Learn with

#CoachTalks

By SportCoach

How to respond to athletes’ mistakes

Discover our new guest, Brent Tipton talking about
How to respond to athletes´ mistakes
Share on facebook
Share on twitter
Share on linkedin
Share on telegram
Share on whatsapp
Share on email
Share on print

by Brent Tipton (Head Coach u17 Guam Men’s National Team)

After practice, you sit down at your desk, sigh a big breath of frustration, and reflect on your display of anger towards your players during practice. As you reflect, your self-talk whispers guilt to you, confirming, “I don’t ever want to coach like that again.”

We all have had moments in our coaching journey where we have faltered in our behavior as coaches, and with some introspection, these negative behaviors can be directly related to how to respond to athletes’ mistakes.

Athletes are human, and due to the physical and cognitive load athletes perform under, mistakes become inevitable. Our responses to athletes’ mistakes will either be transactional or transformational. If we plan for athlete error and understand athlete error is part of learning, responding to athlete’s mistakes will be transformational with a growth mindset as opposed to transactional with resentment and anger.

“I don’t ever want to coach like that again.”

Brent Tipton

By building transformational relationships, we can create a transformational learning environment that provides answers to how to respond to athletes’ mistakes

Brent Tipton indicates a tactical move
Brent Tipton indicates a tactical move

Build Transformational Relationships

Nurturing transformational relationships with our athletes emphasizes loving the athlete with empathy, consistency, and truth. In order to build this transformational relationship with an athlete, coaches must first know how to manage their power.

We will either operate transactionally with our positional power, or we will invest transformationally through our personal power. We must be self-aware of how exercising our Positional Power and Personal Power influences the psycho/social component of the athlete..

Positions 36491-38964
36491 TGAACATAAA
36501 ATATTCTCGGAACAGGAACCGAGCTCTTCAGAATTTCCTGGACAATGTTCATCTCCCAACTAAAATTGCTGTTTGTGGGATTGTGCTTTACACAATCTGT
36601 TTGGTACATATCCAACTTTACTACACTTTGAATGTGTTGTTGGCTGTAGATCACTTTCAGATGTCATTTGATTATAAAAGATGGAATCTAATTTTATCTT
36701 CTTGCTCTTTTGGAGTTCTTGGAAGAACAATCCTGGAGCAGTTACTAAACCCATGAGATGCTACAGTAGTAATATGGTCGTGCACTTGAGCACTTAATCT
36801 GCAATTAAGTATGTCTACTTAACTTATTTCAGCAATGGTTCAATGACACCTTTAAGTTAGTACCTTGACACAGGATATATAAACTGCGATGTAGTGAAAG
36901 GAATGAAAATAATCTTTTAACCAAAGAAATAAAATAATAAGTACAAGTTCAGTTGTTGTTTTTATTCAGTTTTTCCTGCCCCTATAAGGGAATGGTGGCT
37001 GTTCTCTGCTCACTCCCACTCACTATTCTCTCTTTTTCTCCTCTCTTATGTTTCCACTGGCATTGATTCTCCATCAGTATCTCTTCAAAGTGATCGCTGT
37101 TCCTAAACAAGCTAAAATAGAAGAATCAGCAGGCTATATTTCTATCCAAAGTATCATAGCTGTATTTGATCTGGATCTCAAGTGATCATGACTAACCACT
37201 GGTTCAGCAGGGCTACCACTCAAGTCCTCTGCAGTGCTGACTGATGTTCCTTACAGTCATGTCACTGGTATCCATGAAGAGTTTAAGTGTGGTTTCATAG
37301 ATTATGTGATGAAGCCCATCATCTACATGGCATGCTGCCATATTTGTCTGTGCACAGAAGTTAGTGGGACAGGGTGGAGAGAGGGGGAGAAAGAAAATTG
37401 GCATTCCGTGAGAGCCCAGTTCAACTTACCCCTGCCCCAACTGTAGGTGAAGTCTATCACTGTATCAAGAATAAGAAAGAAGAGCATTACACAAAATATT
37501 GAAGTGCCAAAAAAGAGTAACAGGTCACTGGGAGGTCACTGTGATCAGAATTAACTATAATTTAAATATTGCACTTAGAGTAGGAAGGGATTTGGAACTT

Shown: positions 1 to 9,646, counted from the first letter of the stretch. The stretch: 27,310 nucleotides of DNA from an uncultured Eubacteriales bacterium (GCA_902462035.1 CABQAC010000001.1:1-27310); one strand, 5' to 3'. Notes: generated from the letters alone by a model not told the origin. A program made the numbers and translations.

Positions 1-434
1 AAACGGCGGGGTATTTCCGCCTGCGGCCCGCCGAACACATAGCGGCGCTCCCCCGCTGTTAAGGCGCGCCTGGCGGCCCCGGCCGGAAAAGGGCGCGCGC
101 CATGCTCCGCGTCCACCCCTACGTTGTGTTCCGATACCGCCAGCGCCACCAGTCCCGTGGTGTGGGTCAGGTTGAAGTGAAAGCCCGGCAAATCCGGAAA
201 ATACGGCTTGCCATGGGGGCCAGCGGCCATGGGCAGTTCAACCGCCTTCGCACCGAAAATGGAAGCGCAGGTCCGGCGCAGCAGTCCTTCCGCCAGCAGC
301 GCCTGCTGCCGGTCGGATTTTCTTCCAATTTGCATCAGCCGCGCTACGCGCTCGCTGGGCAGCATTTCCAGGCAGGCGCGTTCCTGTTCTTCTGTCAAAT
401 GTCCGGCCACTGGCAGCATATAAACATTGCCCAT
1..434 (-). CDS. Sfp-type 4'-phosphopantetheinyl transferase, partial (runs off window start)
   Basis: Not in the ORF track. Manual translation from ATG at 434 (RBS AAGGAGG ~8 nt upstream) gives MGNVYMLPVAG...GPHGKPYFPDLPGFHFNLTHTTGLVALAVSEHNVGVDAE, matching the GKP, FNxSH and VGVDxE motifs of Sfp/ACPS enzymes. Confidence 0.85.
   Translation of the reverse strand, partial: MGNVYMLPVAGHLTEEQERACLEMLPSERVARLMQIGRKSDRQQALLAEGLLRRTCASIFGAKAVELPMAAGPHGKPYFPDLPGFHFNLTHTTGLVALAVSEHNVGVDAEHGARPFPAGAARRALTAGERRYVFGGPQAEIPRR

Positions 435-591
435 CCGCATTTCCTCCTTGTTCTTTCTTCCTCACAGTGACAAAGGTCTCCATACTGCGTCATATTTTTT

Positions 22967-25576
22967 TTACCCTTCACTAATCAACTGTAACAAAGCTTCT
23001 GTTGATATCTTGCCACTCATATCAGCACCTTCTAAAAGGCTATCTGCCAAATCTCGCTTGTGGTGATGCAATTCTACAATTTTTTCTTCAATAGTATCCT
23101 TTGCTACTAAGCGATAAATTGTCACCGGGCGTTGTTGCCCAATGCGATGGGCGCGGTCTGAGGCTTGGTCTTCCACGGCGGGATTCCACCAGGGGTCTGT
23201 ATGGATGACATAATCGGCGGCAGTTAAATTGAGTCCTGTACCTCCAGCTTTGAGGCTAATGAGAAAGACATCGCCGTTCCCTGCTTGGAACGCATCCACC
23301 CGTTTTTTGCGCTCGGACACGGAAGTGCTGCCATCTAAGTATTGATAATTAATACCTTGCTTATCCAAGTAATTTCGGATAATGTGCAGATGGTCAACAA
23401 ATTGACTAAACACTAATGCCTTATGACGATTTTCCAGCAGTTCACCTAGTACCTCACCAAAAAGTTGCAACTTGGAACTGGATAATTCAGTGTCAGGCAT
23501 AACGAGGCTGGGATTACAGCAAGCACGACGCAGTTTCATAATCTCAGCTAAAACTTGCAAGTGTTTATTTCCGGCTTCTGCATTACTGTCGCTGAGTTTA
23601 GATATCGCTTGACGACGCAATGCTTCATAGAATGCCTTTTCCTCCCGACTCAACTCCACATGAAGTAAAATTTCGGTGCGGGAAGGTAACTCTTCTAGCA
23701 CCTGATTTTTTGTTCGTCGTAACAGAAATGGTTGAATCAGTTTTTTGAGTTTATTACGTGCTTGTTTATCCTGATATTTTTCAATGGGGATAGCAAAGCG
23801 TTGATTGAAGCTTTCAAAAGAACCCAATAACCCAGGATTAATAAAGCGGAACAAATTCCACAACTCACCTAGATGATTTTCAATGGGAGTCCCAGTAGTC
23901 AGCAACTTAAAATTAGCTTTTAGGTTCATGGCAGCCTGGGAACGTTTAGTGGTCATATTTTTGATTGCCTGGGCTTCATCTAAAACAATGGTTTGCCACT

Positional PowerPersonal Power
Coach exploits his or her position over the athlete to influence the athlete.Coach values his or her relationship with the athlete to influence the athlete.
Manipulating an athlete to get what I want in the next 10 minutes.Inspiring a player to take control of his own character development, where results might not be visible for another 10 years. 
Uses fear and manipulation as motivator.Uses relationships and inspiration as a motivator.
Handicaps athlete to rely on the coach to make decisions. Encourages player automaticity and self-regulation.
Provides feedback through prescribing statements by coaching TO the athleteProvides feedback through guided questions by coaching WITH the athlete.
Causes dependence on coach or independence from coachCauses interdependence with teammates and coach
Spotlights athlete’s mistakesSpotlights athlete’s effectiveness
Views athletes by what they can do for coachViews athletes by what coach can do for athletes
Coaches the athleteCoaches the person

Exercise Emotional Agility

The method with how we respond to an athlete’s mistakes takes not only Emotional Intelligence but the application of Emotional Intelligence: Emotional Agility.

Emotional Intelligence involves the ability for coaches to self-regulate their emotions to consistently respond correctly to athletes’ mistakes with empathy and truth.

Emotional Agility involves the ability for coaches to possess the self-awareness that their Emotional Intelligence will be tested uniquely and differently by each athlete and in each teachable moment. Applying Emotional Agility during an athlete’s mistake means we know how to respond to his or her error with patience, calmness, and maturity.

Emotional Intelligence is understanding that I can influence athletes through my behavior when responding to their mistakes.

Emotional Agility is understanding how to adjust my behavior to provide truth and empathy to each individual athlete in each unique learning outcome.

Emotional Agility involves exhibiting open and inviting body language to enhance non-verbal communication, demonstrating active and reflective listening to acknowledge an athlete’s voice, and speaking effort and growth-mindset language to inspire continual athlete development.

We know how to respond to his or her error with patience, calmness, and maturity